"Interest-only" is an option that can be added to almost any loan product. Both adjustable and fixed rate mortgage loans can feature an interest-only payment option.
For fixed rate mortgages, the interest-only period usually ranges from one to ten years-- meaning you can choose to pay only your monthly interest due and are not required to pay down any principal balance. If you choose to only pay interest your loan balance will not be reduced during this time. When the interest-only period expires you will then make a payment calculated to retire the mortgage over the remaining term of the loan. For example, if you had an interest-only period for the first 5 years of a 30 year loan, your new payment will need to be high enough to pay off the balance in 25 years. This is called a fully-amortizing payment and may be significantly higher than your interest-only payment. In general, the longer the interest-only period, the higher your payment will adjust when the interest-only period expires.
Adjustable rate mortgages generally feature an interest-only period of one to ten years also. Once the interest-only period expires, you will be responsible for fully-amortized monthly payments. However, adjustable rate mortgages differ from fixed rate mortgages in that there is an introductory fixed-rate period that may or may not coincide with your interest-only period. Once your introductory fixed-rate period expires you may see interest rate fluctuations and payment fluctuations as you pay off your principal balance.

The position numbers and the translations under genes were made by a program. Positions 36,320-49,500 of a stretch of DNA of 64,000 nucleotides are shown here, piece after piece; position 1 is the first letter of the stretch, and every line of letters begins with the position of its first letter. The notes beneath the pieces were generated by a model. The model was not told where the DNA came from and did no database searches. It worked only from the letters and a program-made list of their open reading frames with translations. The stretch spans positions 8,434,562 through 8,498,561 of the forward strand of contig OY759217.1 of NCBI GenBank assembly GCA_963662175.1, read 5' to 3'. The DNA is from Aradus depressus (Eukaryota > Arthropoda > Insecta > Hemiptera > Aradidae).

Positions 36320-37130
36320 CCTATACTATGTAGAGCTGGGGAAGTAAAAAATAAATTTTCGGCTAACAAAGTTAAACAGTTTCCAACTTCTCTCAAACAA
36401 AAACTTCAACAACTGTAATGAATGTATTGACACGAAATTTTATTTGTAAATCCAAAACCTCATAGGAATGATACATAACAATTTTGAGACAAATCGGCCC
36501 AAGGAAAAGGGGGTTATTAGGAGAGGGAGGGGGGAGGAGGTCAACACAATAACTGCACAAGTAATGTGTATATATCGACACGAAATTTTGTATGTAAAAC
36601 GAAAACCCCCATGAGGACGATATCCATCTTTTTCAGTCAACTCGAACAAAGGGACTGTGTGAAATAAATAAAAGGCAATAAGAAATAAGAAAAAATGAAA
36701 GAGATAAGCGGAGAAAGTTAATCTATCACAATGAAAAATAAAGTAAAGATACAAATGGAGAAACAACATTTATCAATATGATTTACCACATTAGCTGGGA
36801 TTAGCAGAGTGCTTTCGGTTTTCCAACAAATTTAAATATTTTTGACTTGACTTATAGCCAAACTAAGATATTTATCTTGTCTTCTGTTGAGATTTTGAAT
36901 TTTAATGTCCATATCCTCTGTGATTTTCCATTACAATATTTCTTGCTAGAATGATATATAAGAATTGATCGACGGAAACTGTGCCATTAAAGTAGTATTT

Pros of interest-only loans:
Cons of interest-only loans:
- Lower payments in the beginning -- pay more as income increases
- Payment flexibility-- pay more when you can afford to and less when you can't
- Available on both fixed rate and adjustable rate mortgages
- Possible payment shock once interest-only period expires
- Possibility of negative equity if home values drop
- Little or no principal mortgage balance reduction
Interest-only options should not be taken lightly. They can be good for people with sporadic income but are not meant to be used to buy a bigger house than you can otherwise afford. Some like to use the extra monthly cash for investments or to pay off more expensive debt. However, no one should take an interest-only option without a clear plan for repaying the loan.